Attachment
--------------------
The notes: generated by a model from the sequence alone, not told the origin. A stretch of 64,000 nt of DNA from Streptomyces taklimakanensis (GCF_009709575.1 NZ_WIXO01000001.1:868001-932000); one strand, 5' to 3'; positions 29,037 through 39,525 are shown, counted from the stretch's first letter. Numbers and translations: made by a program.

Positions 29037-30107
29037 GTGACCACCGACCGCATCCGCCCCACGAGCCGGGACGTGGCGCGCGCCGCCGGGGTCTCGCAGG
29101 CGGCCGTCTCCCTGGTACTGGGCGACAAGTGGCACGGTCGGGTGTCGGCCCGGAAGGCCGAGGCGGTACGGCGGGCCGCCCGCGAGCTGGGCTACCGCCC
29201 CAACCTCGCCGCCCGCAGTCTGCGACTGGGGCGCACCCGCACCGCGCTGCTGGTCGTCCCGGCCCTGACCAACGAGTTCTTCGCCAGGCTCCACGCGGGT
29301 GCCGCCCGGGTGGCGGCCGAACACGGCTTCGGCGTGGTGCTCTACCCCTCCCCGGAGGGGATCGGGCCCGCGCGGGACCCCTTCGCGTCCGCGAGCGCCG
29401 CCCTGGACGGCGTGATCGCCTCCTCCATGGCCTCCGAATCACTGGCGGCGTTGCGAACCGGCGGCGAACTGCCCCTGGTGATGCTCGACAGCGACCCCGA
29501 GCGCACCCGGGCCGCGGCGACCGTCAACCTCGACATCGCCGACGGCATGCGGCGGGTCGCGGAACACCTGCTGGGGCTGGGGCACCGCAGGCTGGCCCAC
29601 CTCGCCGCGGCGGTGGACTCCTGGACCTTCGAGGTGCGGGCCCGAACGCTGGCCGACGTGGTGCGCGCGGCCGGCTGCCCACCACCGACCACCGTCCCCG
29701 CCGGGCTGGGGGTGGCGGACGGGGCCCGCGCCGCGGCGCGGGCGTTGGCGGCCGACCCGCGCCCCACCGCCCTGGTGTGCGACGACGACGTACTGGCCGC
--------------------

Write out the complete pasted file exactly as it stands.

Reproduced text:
The notes: generated by a model from the sequence alone, not told the origin. A stretch of 64,000 nt of DNA from Streptomyces taklimakanensis (GCF_009709575.1 NZ_WIXO01000001.1:868001-932000); one strand, 5' to 3'; positions 29,037 through 39,525 are shown, counted from the stretch's first letter. Numbers and translations: made by a program.

Positions 29037-30107
29037 GTGACCACCGACCGCATCCGCCCCACGAGCCGGGACGTGGCGCGCGCCGCCGGGGTCTCGCAGG
29101 CGGCCGTCTCCCTGGTACTGGGCGACAAGTGGCACGGTCGGGTGTCGGCCCGGAAGGCCGAGGCGGTACGGCGGGCCGCCCGCGAGCTGGGCTACCGCCC
29201 CAACCTCGCCGCCCGCAGTCTGCGACTGGGGCGCACCCGCACCGCGCTGCTGGTCGTCCCGGCCCTGACCAACGAGTTCTTCGCCAGGCTCCACGCGGGT
29301 GCCGCCCGGGTGGCGGCCGAACACGGCTTCGGCGTGGTGCTCTACCCCTCCCCGGAGGGGATCGGGCCCGCGCGGGACCCCTTCGCGTCCGCGAGCGCCG
29401 CCCTGGACGGCGTGATCGCCTCCTCCATGGCCTCCGAATCACTGGCGGCGTTGCGAACCGGCGGCGAACTGCCCCTGGTGATGCTCGACAGCGACCCCGA
29501 GCGCACCCGGGCCGCGGCGACCGTCAACCTCGACATCGCCGACGGCATGCGGCGGGTCGCGGAACACCTGCTGGGGCTGGGGCACCGCAGGCTGGCCCAC
29601 CTCGCCGCGGCGGTGGACTCCTGGACCTTCGAGGTGCGGGCCCGAACGCTGGCCGACGTGGTGCGCGCGGCCGGCTGCCCACCACCGACCACCGTCCCCG
29701 CCGGGCTGGGGGTGGCGGACGGGGCCCGCGCCGCGGCGCGGGCGTTGGCGGCCGACCCGCGCCCCACCGCCCTGGTGTGCGACGACGACGTACTGGCCGC